$2.4 Million Supports Elliott School Research

Carnegie Corporation award will help fund four programs promoting international security research.

Elliott School Carnegie Grant
October 09, 2013

The Carnegie Corporation of New York awarded the George Washington University’s Elliott School of International Affairs with a two-year grant of $2.4 million to support four research programs relating to international security. This follows a $2 million award from the Carnegie Corporation to the Elliott School in 2011.

The newest grant will fund the Project on Middle East Political Science (POMEPS), the Program on New Approaches to Research and Security in Eurasia (PONARS Eurasia) and two programs focused on nuclear policy and security. One program assesses U.S. nuclear strategy toward China, while the other works to promote a bipartisan consensus on nuclear security issues in the U.S.

“GW's Elliott School of International Affairs is proud to partner with the Carnegie Corporation of New York on these important programs, and we are grateful for Carnegie's tremendous support,” said Elliott School Dean Michael E. Brown. “The Elliott School is exceptionally well-positioned to build global networks of scholars and generate cutting-edge scholarship on real-world policy problems. This grant will enable us to take great strides in the years ahead."

The grant allows the Elliott School to expand POMEPS, a collaborative international network of scholars specializing in the Middle East. POMEPS was launched in 2010 with the goal of strengthening the field of Middle East political science and increasing the impact of scholarship on policy. It is led by Marc Lynch, director of the Institute for Middle East Studies, and has been supported by Carnegie Corporation since its inception.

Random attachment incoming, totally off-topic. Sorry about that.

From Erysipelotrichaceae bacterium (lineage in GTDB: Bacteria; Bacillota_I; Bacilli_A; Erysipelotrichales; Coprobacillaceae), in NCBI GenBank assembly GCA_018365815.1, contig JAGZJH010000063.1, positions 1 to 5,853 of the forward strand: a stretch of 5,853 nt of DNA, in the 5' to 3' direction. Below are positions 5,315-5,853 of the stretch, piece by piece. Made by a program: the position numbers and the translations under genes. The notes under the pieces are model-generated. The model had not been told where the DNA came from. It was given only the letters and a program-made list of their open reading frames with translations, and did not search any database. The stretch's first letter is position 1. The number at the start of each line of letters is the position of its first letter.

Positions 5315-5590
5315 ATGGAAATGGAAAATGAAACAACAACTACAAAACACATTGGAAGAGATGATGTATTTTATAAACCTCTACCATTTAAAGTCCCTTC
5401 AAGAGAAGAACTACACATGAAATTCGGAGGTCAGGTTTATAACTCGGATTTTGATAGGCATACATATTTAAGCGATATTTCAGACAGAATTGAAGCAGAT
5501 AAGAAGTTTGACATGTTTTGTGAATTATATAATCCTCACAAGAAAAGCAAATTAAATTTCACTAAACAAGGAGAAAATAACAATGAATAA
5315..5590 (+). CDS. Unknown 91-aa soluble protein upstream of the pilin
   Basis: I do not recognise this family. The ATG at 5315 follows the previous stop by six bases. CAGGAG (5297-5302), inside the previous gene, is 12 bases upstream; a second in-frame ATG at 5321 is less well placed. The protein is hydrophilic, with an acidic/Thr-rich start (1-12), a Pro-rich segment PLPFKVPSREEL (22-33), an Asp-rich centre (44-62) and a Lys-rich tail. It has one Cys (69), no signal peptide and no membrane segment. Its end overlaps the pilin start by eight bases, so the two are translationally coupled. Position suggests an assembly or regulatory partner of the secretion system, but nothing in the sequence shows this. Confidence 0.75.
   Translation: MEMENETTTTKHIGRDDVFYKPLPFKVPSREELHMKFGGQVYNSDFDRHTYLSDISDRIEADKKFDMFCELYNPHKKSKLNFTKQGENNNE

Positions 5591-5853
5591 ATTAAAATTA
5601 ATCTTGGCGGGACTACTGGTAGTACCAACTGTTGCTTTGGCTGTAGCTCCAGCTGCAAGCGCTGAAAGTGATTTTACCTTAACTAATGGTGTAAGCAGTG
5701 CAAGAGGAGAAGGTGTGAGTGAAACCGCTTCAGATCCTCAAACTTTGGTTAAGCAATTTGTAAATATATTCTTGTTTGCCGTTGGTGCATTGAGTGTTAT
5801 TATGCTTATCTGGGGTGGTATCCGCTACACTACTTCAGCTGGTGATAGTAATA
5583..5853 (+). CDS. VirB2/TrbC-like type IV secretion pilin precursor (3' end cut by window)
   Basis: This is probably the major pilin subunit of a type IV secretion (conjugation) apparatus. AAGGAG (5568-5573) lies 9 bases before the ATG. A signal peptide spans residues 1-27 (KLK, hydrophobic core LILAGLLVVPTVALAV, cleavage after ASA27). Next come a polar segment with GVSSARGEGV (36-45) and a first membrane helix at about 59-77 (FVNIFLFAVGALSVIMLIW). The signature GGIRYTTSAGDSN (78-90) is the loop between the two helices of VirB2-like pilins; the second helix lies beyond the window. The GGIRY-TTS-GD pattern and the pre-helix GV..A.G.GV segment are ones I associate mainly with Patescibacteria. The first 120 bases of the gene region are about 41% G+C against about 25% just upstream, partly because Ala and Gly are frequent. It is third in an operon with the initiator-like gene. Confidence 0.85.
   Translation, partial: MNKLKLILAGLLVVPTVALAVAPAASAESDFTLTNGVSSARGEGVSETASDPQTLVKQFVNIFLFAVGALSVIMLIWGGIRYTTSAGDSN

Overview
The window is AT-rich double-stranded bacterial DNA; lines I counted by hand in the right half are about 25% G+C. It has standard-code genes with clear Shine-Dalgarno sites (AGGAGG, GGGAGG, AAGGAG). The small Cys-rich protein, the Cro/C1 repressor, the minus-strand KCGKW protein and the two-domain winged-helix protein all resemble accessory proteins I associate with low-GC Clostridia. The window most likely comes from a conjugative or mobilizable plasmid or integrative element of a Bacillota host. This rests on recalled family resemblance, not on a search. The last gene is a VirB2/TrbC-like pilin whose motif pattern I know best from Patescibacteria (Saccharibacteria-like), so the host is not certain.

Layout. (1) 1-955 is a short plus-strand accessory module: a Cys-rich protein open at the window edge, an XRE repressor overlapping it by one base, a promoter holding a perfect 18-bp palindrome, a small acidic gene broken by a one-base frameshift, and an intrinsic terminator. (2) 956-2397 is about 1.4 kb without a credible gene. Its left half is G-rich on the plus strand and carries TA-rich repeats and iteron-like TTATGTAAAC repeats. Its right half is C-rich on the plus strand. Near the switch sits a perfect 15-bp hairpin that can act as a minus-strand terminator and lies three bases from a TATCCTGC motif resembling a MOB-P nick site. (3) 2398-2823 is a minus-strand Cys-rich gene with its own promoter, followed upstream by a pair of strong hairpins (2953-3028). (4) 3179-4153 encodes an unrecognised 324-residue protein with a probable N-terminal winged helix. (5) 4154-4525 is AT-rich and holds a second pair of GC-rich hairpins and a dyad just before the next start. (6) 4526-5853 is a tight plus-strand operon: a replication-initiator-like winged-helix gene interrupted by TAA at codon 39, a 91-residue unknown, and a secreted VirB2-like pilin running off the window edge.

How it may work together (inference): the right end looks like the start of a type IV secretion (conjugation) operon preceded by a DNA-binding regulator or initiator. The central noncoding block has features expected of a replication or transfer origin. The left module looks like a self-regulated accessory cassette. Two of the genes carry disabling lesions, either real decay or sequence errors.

The award also supports PONARS Eurasia, an international network of scholars that promotes policy engagement and scholarly work on issues of security and politics across Russia, the Caucasus, Central Asia and East Europe. PONARS Eurasia publishes more than 50 policy memos a year, as well as working papers and online commentary. It convenes workshops in the Eurasian region and one major annual policy conference in Washington, D.C.

Two projects focused on international security issues will also benefit from the Carnegie grant. The first, led by Director of the Institute for Security and Conflict Studies Charles Glaser, examines U.S. nuclear policy toward China. As China modernizes and enlarges its nuclear and conventional forces, this project will frame and analyze the resulting security issues and disseminate its findings to a variety of audiences.

The second project aims to encourage and sustain productive bipartisan discourse on nuclear security. The project is run by Research Professor Janne Nolan. It was established with Carnegie funds in 2009 and brings together an influential group of defense and national security experts to work with administration officials, congressional leaders and other opinion-leaders to increase support for initiatives that reduce nuclear dangers.